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128

(1887) [MARC] Author: Viktor Rydberg Translator: Alfred Corning Clark With: Hans Anton Westesson Lindehn
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Full resolution (JPEG) - On this page / på denna sida - The Roman Emperors in Marble - 5. Nero

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128 ROMAN DAYS.
Napoleon caused to be made, did a portion of the golden
house again become accessible. The greater part of the
remains yet await the spade.
The darkness in the corridors, which obtained their
light from above, is a great obstacle to an ordinary trav-
eller, in the study of their pictures. In one of the pas-
sages, one may see eagles with outspread wings, and in
their beaks, medallions with portraits of the princely Ju-
lian house. Among the paintings of the vault, are land-
scapes, mythological pictures, such as Venus admiring
the beauty of her son, and mythic-historical, such as the
herdsman Faustulus before the foster-sons of the she-
wolf.
On the other side of the baths of Titus, on the Esqui-
line hill, lie the so-called Sette Sale, vaults that were ori-
ginally reservoirs for the baths of the golden house, and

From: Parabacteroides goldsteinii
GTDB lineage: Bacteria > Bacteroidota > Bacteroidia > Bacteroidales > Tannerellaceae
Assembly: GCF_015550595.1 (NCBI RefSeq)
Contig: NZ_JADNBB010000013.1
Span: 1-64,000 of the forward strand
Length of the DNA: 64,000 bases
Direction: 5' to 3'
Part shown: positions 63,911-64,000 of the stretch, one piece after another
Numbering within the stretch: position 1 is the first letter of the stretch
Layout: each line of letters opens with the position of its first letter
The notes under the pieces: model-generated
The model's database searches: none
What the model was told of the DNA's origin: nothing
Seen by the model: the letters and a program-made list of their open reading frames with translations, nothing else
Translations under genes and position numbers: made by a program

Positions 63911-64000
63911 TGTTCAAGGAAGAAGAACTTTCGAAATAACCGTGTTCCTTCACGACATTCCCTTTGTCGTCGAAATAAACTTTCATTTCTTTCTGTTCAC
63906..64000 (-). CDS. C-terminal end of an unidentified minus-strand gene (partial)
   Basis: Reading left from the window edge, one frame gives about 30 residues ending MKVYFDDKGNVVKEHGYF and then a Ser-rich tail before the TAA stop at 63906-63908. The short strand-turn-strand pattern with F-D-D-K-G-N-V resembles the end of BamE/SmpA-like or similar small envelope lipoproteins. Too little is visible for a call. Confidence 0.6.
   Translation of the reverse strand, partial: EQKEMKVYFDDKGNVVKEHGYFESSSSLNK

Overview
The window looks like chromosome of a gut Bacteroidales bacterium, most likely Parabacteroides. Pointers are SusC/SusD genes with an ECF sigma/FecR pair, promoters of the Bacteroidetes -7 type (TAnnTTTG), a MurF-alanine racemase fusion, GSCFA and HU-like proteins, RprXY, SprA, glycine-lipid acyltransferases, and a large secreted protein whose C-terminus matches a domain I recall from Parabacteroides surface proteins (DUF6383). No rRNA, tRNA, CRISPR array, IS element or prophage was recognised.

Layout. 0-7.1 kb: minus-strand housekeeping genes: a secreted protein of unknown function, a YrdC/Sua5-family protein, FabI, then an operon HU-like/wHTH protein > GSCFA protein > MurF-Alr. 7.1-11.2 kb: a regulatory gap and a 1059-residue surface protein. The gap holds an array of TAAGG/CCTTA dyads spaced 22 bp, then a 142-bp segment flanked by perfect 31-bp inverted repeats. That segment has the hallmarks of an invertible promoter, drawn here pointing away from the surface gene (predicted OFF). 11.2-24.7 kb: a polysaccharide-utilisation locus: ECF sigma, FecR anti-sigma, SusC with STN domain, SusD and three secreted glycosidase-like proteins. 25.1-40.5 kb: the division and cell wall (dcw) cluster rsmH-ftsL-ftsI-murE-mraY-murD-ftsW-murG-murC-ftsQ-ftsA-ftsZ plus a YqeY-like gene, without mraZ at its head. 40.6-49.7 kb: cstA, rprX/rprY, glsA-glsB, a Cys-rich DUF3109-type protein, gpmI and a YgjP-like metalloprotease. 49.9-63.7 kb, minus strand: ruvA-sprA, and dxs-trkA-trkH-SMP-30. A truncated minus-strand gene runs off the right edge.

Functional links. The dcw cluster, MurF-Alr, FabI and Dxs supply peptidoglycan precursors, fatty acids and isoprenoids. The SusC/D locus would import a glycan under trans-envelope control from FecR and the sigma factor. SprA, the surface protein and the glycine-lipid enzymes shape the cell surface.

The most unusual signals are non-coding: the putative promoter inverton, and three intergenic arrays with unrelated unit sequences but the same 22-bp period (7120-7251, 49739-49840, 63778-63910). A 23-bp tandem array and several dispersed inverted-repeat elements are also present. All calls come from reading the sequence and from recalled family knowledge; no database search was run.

afterwards served the same purpose for the tJicrmm. It
was in a subterranean chamber, between the Sette Sale
and these thermae, but not in the corridor the cicerone
points out, that the Laocoon group was found, in 1506.
Of Nero’s other plans for building, nothing came.
To them belonged cutting through the isthmus of Cor-
inth ; towards which he, himself, during his art journey
in Hellas, dug the first spadeful.
Another plan—to extend Rome’s walls to the sea,
and cleanse the Tiber so that large vessels could anchor
under the Aventine—was not even begun ; nor was it
taken up by the Flavians, either, who wished to sink into
oblivion all that related to Nero, except his crimes.
When the sums that went to the building enterprises
and sumptuous court state of Nero were large enough to
empty even the treasury of the Roman realm, the most

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